There were no immediate reports of any poll-related injuries in West Bengal
India's battleground state of West Bengal took the centre stage in the fourth phase of a staggered general election on Monday after clashes broke out between supporters of Prime Minister Narendra Modi's party and a regional bloc.
In West Bengal, a populous eastern state where Modi is trying to gain seats to offset likely losses in northern India, security forces chased away people wielding sticks after workers from Modi's Hindu nationalist Bharatiya Janata Party (BJP) took on those from regional Trinamool Congress, police said.
An official with the Election Commission of India said paramilitary forces fired a blank round inside a polling station in another constituency in the state after a scuffle between voters and troops, who were demanding that mobile phones be kept aside while voting, as rules state.
There were no immediate reports of any poll-related injuries in West Bengal, where at least one person was killed and three injured during the third phase of voting last week.
The election, the world's biggest democratic exercise with about 900 million voters, started on April 11 with Modi in the lead amid heightened tension with long-time rival Pakistan.
The last phase of voting is on May 19. There are a total of 545 seats in parliament's lower house.
The BJP is in a direct, and sometimes bloody, fight in West Bengal with Trinamool, whose chief, Mamata Banerjee, is one of Modi's biggest critics and a possible prime ministerial candidate.
The BJP holds only two of West Bengal's 42 parliamentary seats.
"We have asked for central forces at all polling booths so that free and fair elections can be held in the state," said Mukhtar Abbas Naqvi, a minister in Modi's cabinet, referring to federal paramilitary police.
Modi told a rally in West Bengal that at least 40 Trinamool state lawmakers were in touch with him and would leave the party after votes are counted on May 23.
Trinamool accused Modi of attempting to horse-trade, telling him: "Nobody will go with you."
The party also alleged that federal security forces were trying to influence voters to back the BJP wherever they were deployed.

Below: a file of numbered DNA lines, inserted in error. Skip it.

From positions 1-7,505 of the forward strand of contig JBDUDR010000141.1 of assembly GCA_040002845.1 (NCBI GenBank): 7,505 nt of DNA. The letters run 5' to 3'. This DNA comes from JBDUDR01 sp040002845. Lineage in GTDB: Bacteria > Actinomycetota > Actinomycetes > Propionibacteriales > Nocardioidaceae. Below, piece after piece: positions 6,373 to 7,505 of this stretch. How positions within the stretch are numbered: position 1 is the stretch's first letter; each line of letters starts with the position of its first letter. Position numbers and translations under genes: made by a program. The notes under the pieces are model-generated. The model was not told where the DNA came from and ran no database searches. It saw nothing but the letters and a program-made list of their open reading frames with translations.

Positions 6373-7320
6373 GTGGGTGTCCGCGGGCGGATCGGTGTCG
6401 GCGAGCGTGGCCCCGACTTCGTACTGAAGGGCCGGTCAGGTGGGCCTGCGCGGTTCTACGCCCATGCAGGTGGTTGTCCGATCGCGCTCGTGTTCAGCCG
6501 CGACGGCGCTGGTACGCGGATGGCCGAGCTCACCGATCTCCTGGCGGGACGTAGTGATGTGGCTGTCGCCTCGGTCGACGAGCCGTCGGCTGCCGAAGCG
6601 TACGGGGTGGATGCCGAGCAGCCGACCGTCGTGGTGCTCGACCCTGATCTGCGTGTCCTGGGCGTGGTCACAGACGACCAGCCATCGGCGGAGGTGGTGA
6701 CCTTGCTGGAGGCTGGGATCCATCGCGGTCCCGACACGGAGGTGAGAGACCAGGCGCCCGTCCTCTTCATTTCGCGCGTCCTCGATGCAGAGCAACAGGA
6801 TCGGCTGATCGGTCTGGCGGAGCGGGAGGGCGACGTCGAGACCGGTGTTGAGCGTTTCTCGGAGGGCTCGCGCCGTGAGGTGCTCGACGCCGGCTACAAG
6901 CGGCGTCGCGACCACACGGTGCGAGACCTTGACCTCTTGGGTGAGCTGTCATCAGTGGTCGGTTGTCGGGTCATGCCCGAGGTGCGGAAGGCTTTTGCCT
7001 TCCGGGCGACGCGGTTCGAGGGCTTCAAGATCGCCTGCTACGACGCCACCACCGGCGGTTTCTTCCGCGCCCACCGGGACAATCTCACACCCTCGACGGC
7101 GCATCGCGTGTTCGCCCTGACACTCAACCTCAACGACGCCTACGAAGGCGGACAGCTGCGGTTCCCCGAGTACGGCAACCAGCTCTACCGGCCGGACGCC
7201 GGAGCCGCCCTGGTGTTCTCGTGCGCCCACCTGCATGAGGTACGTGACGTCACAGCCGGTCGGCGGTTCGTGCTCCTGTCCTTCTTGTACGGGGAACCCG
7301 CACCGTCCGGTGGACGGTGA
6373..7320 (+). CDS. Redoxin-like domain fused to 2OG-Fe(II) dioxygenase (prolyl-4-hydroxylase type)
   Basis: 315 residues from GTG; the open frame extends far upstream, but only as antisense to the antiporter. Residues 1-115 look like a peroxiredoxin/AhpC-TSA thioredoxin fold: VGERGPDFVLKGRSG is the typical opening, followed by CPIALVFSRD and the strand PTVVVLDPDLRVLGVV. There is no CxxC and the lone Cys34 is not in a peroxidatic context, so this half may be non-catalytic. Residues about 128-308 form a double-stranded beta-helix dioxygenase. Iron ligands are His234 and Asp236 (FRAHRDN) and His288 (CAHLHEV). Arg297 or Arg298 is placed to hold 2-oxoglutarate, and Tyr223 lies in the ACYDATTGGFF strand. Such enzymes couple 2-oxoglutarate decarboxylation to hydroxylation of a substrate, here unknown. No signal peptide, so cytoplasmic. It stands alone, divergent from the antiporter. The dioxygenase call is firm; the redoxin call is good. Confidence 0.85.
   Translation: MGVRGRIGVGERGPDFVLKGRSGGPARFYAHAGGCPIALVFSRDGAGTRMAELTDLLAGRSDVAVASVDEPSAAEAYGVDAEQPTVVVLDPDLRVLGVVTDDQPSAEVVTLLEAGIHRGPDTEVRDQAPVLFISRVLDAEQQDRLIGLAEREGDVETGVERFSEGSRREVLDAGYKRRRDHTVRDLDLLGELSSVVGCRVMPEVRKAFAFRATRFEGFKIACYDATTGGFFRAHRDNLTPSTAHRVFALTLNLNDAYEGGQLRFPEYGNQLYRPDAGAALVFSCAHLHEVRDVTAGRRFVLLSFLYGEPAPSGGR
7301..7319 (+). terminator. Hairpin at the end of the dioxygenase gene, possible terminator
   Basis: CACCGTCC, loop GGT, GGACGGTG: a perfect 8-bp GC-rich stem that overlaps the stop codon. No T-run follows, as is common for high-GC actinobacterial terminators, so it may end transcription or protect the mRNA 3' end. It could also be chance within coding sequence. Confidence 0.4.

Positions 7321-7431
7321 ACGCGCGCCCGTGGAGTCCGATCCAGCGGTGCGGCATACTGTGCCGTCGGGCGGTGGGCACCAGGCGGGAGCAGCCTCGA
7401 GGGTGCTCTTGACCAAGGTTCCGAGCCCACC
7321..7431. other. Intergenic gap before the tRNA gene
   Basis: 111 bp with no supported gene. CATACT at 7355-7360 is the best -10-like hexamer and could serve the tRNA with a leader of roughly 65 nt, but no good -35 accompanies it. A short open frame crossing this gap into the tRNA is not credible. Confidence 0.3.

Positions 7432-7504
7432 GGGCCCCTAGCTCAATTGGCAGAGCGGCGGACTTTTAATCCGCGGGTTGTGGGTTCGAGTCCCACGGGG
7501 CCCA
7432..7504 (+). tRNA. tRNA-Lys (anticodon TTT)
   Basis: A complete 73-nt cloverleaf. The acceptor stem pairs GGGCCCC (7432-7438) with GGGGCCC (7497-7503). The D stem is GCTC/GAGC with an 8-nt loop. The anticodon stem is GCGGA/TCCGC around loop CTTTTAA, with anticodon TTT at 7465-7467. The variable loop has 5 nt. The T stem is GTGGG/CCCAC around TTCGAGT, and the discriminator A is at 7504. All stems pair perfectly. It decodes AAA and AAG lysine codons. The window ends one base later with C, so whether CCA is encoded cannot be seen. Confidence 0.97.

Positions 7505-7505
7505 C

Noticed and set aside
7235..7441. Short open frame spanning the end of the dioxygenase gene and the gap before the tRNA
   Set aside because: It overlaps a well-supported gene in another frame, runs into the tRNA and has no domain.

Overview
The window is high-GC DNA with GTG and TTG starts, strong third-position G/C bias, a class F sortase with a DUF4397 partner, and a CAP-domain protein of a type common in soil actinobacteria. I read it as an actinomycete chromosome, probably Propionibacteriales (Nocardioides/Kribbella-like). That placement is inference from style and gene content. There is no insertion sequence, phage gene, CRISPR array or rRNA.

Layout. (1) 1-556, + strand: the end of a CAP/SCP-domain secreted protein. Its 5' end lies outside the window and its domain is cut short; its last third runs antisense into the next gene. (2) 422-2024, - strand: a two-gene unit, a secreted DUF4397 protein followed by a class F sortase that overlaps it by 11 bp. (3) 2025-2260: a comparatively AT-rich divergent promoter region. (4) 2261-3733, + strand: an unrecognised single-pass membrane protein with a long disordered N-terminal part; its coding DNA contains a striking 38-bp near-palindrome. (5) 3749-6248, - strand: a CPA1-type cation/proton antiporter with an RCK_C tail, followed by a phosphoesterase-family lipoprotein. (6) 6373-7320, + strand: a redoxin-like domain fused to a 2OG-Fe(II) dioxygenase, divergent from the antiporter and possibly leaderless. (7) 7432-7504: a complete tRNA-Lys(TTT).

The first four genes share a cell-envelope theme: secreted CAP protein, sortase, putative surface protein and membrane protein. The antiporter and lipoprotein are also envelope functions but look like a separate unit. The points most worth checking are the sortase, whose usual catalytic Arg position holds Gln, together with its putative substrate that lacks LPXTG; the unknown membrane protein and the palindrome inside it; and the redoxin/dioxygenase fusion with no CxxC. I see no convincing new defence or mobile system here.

Maidul Islam, a professor of political science at Kolkata's Centre for Studies in Social Sciences, said the stakes were high for both parties with Trinamool hoping to be part of a federal government coalition.
In disputed Jammu and Kashmir state's Anantnag constituency, which is voting in three phases due to security concerns, paramilitary forces fired teargas and pellets to disperse youth throwing stones at them, a police officer said.
Four persons suffered pellet injuries, of which two had been hospitalised in Srinagar, the summer capital of Kashmir, the officer said, declining to be identified since he was not authorised to speak to the media.
More than 128 million people are eligible to vote in this round of the seven-phase election held across 72 seats in nine states. The election commission said about half of them had voted by mid-afternoon.
Modi's coalition won more than 75% of the seats in the nine states in the previous election, in 2014.
Many of the constituencies are in Uttar Pradesh state in the north and western India's Maharashtra, where the financial capital Mumbai is located. Uttar Pradesh elects the most lawmakers, with Maharashtra next and West Bengal third. The two former states are ruled by the BJP and its allies.
However, political analysts say the BJP may struggle to repeat its strong showing this time due mainly to a jobs shortage and weak farm prices, issues upon which the main opposition Congress party has seized.
First-time voter Ankita Bhavke, a college student in Mumbai, said she voted for economic development.
"I want the country to be at par with the best in the world," she said. "There's been some progress in the last five years."
India's financial markets were closed on Monday for the election.
Modi has played up his record on national security after he sent warplanes into Pakistan in late February in response to a suicide bomb attack by an Islamist militant group based there that killed 40 Indian police in the disputed Kashmir region.
In recent days, he has evoked the deadly Easter Sunday bombings in neighbouring Sri Lanka to remind voters of the dangers India faces.